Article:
3 years ago

Endometrial carcinoma recurrence according to race and ethnicity: An NRG Oncology/Gynecologic Oncology Group 210 Study

SR Guntupalli, SB Lele, DE Cohn, CI Nagel, LS Downs, JL Walker, OB Ioffe, ML Pearl, TM Brasky, DS Miller, W Deng, WT Creasman, DG Mutch, RG Moore, PH Thaker, AS Felix, JF Boggess, LA Brinton
Non-Hispanic black (NHB) women are more likely to experience an endometrial carcinoma (EC) recurrence compared with Non-Hispanic white (NHW) women. The extent to which tumor characteristics, socioeconomic status (SES), and treatment contribute to this observation is not well defined. In the NRG Oncology/Gynecology Oncology Group (GOG) 210 Study we evaluated associations between race and ethnicity with EC recurrence according to tumor characteristics with adjustment for potential confounders. Our analysis included 3,199 non-Hispanic white, 532 non-Hispanic black and 232 Hispanic women with EC. Recurrence was documented during follow-up. We used Cox regression to estimate hazard ratios (HRs) and 95% confidence intervals (CIs) for associations between race and ethnicity with EC recurrence in models stratified by histologic subtype (low-grade endometrioid, high-grade endometrioid, serous, mixed cell, carcinosarcoma, clear cell) or stage (I, II, III) and adjusted for age, SES, body mass index, smoking status, and treatment. In histologic subtype-stratified models, higher EC recurrence was noted in NHB women with low-grade endometrioid (HR=1.94, 95% CI=1.21-3.10) or carcinosarcomas (HR=1.66, 95% CI=0.99-2.79) compared with NHWs. In stage-stratified models, higher EC recurrence was noted among NHB women with stage I (HR=1.48, 95% CI=1.06-2.05) and Hispanic women with stage III disease (HR=1.81, 95% CI=1.11-2.95). Our observations of higher EC recurrence risk among NHB and Hispanic women, as compared with NHW women, were not explained by tumor characteristics, SES, treatment or other confounders. Other factors, such as racial differences in tumor biology or other patient factors, should be explored as contributors to racial disparities in EC recurrence. This article is protected by copyright. All rights reserved.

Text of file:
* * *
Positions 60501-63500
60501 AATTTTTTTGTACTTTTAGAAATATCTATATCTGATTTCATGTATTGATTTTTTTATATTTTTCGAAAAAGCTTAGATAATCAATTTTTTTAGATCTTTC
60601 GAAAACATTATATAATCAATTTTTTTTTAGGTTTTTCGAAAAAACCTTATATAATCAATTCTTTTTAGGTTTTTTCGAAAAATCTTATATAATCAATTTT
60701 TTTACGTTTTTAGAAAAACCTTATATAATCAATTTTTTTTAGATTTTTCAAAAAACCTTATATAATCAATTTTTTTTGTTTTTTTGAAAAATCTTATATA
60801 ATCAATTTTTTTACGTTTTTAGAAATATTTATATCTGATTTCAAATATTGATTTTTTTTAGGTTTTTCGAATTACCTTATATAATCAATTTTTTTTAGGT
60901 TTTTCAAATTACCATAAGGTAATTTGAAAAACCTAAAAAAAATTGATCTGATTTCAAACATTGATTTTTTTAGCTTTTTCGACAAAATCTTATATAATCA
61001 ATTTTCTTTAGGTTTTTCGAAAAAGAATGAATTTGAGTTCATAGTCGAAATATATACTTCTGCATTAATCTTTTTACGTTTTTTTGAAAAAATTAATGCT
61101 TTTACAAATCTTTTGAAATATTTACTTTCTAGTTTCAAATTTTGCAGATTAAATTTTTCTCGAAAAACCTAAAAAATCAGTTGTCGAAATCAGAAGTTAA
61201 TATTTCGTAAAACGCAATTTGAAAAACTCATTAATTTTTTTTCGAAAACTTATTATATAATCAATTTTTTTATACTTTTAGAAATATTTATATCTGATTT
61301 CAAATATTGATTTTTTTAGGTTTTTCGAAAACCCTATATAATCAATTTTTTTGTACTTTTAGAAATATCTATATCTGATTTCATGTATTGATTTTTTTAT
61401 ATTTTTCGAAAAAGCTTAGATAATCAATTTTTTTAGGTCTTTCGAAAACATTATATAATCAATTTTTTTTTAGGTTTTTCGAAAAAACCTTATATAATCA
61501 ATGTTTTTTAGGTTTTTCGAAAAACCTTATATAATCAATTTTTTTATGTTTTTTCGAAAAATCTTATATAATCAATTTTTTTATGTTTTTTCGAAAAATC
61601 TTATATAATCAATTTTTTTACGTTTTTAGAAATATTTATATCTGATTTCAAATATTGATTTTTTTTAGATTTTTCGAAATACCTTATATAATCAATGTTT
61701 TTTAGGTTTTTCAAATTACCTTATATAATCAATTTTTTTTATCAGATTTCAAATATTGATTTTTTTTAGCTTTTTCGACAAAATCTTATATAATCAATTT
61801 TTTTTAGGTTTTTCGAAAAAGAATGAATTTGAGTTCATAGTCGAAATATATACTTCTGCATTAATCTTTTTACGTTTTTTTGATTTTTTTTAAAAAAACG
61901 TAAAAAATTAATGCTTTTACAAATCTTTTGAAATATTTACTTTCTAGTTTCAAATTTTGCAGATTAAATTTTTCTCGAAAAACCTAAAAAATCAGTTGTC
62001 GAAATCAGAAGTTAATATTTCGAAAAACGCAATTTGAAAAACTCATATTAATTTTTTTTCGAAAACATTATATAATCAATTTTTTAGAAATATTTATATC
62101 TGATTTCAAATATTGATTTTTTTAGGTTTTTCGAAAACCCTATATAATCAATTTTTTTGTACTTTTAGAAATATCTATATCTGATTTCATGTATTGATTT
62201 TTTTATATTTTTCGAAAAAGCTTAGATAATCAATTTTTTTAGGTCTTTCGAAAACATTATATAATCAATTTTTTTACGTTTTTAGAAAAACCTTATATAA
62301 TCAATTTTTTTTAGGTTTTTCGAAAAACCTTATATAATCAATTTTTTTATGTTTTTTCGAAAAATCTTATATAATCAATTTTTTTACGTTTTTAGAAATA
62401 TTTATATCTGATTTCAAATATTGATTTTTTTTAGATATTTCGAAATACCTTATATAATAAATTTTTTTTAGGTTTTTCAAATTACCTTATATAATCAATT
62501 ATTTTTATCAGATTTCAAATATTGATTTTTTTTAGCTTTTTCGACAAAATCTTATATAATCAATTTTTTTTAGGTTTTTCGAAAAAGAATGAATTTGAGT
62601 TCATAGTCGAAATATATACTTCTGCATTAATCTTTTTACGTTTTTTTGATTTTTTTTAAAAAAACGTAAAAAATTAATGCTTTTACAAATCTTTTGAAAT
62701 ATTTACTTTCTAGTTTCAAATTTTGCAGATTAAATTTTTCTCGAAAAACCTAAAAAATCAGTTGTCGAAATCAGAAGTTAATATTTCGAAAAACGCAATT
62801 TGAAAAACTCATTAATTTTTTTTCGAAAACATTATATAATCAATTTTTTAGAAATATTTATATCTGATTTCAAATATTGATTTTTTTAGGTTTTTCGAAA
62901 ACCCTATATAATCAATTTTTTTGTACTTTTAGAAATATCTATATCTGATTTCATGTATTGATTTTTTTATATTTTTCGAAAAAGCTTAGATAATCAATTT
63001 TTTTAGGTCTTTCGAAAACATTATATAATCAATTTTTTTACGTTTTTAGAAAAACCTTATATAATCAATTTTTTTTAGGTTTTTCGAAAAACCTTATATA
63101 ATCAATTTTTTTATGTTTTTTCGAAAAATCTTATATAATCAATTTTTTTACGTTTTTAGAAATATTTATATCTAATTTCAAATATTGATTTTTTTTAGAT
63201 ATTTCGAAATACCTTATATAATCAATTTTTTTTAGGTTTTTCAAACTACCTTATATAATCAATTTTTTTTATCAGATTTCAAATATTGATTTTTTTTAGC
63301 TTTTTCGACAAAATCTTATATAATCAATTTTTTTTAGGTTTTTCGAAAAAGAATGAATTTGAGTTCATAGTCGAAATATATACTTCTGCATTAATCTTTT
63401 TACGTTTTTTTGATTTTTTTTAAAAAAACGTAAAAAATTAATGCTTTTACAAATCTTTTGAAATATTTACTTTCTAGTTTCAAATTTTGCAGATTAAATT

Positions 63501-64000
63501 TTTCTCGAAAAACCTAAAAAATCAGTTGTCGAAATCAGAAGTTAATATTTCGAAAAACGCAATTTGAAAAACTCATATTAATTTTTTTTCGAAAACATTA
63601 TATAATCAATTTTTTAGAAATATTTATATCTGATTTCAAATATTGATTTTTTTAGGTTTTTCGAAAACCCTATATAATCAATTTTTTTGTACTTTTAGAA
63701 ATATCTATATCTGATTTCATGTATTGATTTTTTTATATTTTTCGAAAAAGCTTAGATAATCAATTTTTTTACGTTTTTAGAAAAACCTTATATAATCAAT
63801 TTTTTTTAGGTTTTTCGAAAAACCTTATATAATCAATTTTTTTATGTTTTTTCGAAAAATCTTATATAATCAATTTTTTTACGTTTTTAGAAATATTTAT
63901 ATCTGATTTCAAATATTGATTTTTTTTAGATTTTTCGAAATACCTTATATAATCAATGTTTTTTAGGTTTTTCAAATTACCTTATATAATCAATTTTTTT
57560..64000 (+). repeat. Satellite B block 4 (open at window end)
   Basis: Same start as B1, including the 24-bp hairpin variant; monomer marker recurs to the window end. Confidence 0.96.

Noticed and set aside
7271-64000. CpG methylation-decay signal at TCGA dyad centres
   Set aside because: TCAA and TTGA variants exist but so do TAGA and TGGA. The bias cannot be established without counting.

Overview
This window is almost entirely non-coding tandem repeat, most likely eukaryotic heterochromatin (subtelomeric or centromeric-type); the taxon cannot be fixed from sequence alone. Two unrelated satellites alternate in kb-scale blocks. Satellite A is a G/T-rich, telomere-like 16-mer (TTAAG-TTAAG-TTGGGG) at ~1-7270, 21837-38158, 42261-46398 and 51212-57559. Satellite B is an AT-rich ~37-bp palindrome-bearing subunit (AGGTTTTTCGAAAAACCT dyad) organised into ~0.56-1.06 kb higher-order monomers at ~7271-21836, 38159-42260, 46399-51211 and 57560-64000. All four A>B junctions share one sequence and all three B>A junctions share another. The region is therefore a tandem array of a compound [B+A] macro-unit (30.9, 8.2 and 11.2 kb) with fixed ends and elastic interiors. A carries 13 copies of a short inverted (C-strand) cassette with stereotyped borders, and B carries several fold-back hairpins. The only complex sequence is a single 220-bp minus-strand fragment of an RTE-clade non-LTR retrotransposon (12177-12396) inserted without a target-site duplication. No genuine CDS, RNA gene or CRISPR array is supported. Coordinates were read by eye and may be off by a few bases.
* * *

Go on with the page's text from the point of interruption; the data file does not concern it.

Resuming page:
Publisher URL: http://onlinelibrary.wiley.com/resolve/doi

DOI: 10.1002/ijc.31127

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